In the string 'cleaning a file' ; the use of 'chalk' was mentioned. I
do not know what the ingredient is in "blackboard chalk"; but it may
not be actually true chalk or a "flashed chalk block" of Magnesium
Carbonate (MgCO3). Magnesium Carbonate contains carbonate ion (CO3).
This (I think) is what you want to use on your files - to 'prevent
clogging'. At least, it is what I use. It is the stuff used by free
rock climbers, weight lifters, athletes (not to be confused with
their use of resin which is sticky stuff). For athletes, it removes
or inhibits moisture on their skin; and apparently does the same for
our investment with your files.
There are many (sporting goods) suppliers of this stuff. I have a
preference for 100% pure Italian Magnesium Carbonate (MgCO3). There
are many supply sources are on the Internet and in the brick and
This probably goes without saying; when using a file, stroke away
from you, lift the file, then bring the file back for another
stroke. If you drag the file back over the metal, it only serves to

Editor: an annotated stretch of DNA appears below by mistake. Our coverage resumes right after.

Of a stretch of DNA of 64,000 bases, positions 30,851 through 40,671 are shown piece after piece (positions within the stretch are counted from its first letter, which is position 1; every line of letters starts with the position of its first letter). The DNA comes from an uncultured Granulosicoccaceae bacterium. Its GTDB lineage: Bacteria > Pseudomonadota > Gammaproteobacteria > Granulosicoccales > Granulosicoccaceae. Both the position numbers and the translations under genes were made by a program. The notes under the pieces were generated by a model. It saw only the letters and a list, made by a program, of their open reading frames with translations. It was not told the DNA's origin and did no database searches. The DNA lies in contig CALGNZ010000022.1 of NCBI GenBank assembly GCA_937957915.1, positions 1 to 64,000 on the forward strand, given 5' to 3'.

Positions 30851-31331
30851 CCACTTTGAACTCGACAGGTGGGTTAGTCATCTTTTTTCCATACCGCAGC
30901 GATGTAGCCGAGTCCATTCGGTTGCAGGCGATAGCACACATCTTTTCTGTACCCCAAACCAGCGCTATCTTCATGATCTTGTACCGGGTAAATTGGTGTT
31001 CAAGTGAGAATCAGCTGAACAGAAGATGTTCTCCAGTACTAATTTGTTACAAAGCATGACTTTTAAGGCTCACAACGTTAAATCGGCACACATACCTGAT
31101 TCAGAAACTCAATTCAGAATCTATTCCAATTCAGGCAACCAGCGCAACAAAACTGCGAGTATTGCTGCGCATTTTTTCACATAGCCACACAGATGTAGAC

dull the teeth and clog them with debris. I protect files while in
storage with an application of kerosene as a rust preventive when out
of use. Before use (and before storage) clean files with a brass wire
or stiff plastic brush. Treated with respect, files will last for
decades. Lastly, horticultural 'chalk' is a form of 'calcium'
carbonate (different from MgCO3), having the same chemical
composition as ground calcium carbonate, limestone, marble, and
precipitated calcium carbonate. Calcium carbonate is the name of a
chemical substance, CaCO3.
Ground oyster shells are a natural product mainly containing CaCO3.
Limestone (very similar to oyster shells) is a sediment mineral
composed mainly of calcium carbonate. Horticultural lime, also called
hydrated lime or Ca(OH)2 is produced by adding water to CaO and is the
kind of 'chalk' used as a soil amendment.
Quick lime is CaO, a very aggressive substance. It is produced from
CaCO3 containing limestone or shellsand by heating it to 1200B0C,
thereby CO2 is driven off the CaCO3 molecule, leaving CaO.